In a media storm, the person or people who are the face of your organisation are your best asset.  Getting your messages across and being able to project confidence, reassurance, credibility and empathy under the onslaught of a rampant media takes skill.  The good news is, these skills can be acquired with journalist-led media training.

5. Communicate quickly

Time really is of the essence when the media comes calling.  Often organisations struggle to respond and quickly become overwhelmed because they have no strategy in place.  Every press office should have a rapid response plan and a crisis response team.  If something goes wrong, or is alleged, don’t let hours tick by before you start to communicate – these hours will be filled by your critics.  Have your messages and your spokespeople ready for action, so you can get ahead of the story via press statements, interviews and social media.

Will Oxfam survive its #MeToo crisis?

As the shockwaves of Oxfam’s sexual misconduct scandal continue to reverberate painfully throughout the NGO sector and beyond, the charity’s very survival is in doubt.  This horrifying story is a brutal wake-up call.  Even an organisation built on more than seven decades of inspiring, selfless work by employees, volunteers and supporters can see its reputation quickly trashed when its response to a crisis is botched.

Could anyone have imagined that the words ‘betrayal’, ‘sexual exploitation’, ‘lies’ and ‘cover-up’ would be used to describe a charity such as Oxfam?  I’m afraid the answer is yes.  This is the job of journalist media trainers.  We (very easily) imagine the worst PR nightmares of all kinds of organisations and prepare them to withstand the inevitable tsunami of media scrutiny.

It’s clear that no charity can afford to be complacent.  Third sector organisations are just as much at risk as any bank, political party or corporate behemoth that doesn’t invest in crisis planning, including crisis media trainin for its communications team and spokespeople.  Sadly, every charity will be tainted by the Oxfam tragedy, so every charity should now be asking “What if?” questions about their vulnerability to crises and taking steps immediately to stress-test their responses.   I’ve trained third sector and public-sector leadership teams for scenarios such as:

  • Criticism from beneficiaries, high-profile individuals, whistle-blowers
  • Social media backlash
  • Accidental data loss
  • Hacking or other sabotage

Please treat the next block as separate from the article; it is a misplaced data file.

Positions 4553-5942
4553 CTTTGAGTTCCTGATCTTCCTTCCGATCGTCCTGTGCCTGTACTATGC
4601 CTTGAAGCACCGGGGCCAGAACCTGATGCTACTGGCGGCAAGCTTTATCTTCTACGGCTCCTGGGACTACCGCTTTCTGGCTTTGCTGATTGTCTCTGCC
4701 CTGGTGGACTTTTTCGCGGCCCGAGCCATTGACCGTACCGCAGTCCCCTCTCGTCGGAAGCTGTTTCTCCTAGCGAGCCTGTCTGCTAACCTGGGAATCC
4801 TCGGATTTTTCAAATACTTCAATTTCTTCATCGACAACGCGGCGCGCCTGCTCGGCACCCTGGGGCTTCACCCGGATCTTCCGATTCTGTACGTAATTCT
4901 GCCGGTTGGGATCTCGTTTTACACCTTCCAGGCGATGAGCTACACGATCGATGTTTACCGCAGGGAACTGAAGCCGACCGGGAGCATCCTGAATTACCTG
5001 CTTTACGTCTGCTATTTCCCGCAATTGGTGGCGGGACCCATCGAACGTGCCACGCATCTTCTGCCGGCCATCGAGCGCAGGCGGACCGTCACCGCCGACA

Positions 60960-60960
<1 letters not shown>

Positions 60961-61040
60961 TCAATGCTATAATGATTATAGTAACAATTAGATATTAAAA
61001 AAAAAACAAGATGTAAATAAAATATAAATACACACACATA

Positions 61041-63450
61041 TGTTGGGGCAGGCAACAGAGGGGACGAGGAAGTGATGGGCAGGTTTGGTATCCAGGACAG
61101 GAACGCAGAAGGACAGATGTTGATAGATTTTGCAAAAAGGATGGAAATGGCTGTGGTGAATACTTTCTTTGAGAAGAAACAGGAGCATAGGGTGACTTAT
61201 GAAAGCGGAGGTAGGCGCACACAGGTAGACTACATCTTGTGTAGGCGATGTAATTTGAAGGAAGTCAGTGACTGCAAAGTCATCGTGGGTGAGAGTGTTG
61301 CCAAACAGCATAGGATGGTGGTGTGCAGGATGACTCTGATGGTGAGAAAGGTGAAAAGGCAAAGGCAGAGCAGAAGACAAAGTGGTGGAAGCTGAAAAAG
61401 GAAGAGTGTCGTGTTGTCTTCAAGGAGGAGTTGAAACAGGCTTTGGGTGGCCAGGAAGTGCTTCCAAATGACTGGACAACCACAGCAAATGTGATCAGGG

• Terror attack/activity
  • Accidents affecting staff or customers
  • Industry issues/news stories creating unwelcome media attention

According to the PwC 2018 Global CEO survey, business leaders believe over-regulation is the most serious threat to their organisations, followed by terrorism, geo-political uncertainty and cyber threats, with terrorism moving from 12th place to 2nd place since the 2017 survey.  We can confidently assume that sexual misconduct will be high on that list in next year’s survey.  Whether Oxfam will survive its #MeToo crisis is much harder to predict.

Steering stories – what we can learn from Formula One

Formula One has played a PR blinder by skilfully steering the story preoccupying critics and fans alike.  In the wake of coverage of the notorious Presidents Club, attention has inevitably turned to other industries, as journalists develop the story.  Liberty Media, which owns the rights to Formula One, has handled the situation with aplomb, recognising that many view ‘grid girls’ as outmoded, undignified, even offensive and announcing that it was “at odds with societal norms”.  It also recognised that some fans, including many ‘grid girls’, would disagree with the decision to dispense with the practice of employing “glamorous” women to stand prettily next to cars, while male racing drivers, male motorsports engineers and mostly male F1 team bosses went about their multi-billion pound business.

Liberty Media and the sport’s governing body, the FIA, were correct – coverage of the controversial decision was mixed.  While some applauded the move, other high profile voices were damning (Naomi Campbell: “they’re representing their country”;  Bernie Ecclestone: “sponsors wanted to see the people that represented them very smartly dressed, which is what they did”).   Opinion pieces lamented the triumph of political correctness and ‘grid girls’ gave interviews pointing out that they loved their job and nobody bothered to consult them before taking away their livelihood.

In crisis media training brands learn the best strategies for limiting negative coverage, including getting ahead of the story and steering the narrative before it becomes a crisis.  The announcement that ‘grid kids’ will replace ‘grid girls’ from the start of the F1 season is a classic example of how to do this.  It effectively:

  • moves the story on with a ‘better’ one
  • captures the attention of the media and its other audiences (fans, sponsors, F1 teams and their staff, other motorsports and other sports)
  • promotes F1 motorsport as providing opportunity for talented young drivers and future stars

Importantly, it also creates plenty of future opportunities for positive media coverage, such as:

  • F1 debuts ‘grid kids’
  • Profile of a ‘grid kid’ destined for future F1 stardom
  • Day in the life of a ‘grid kid’
  • Female ‘grid kids’
  • Child wins competition to be ‘grid kid’ for a day
  • ‘Grid kid’ meets his/her hero driver
  • Former ‘grid kid’ becomes F1 driver
  • Former ‘grid kid’ wins championship
  • Celebrity ‘grid kid’
  • Driver and ‘grid kid’ father/son team
  • Team offers ‘grid kid’ experience to deprived communities/sick children

Five top tips for steering the media narrative:

  1. Get ahead of the story. Respond quickly, correct misinformation, provide accurate facts
  2. Become part of the narrative. Give your side of the story to journalists and deploy consistent messaging across all your own channels (website, social media)
  3. Brainstorm where the story might go and prepare messaging and spokespeople
  4. Develop ‘better’ stories (a journalist will ALWAYS go with a better story) and tailor them for specific media outlets
  5. Ensure your spokespeople are trained to confidently get your story across in planned and unplanned (doorstep) interviews.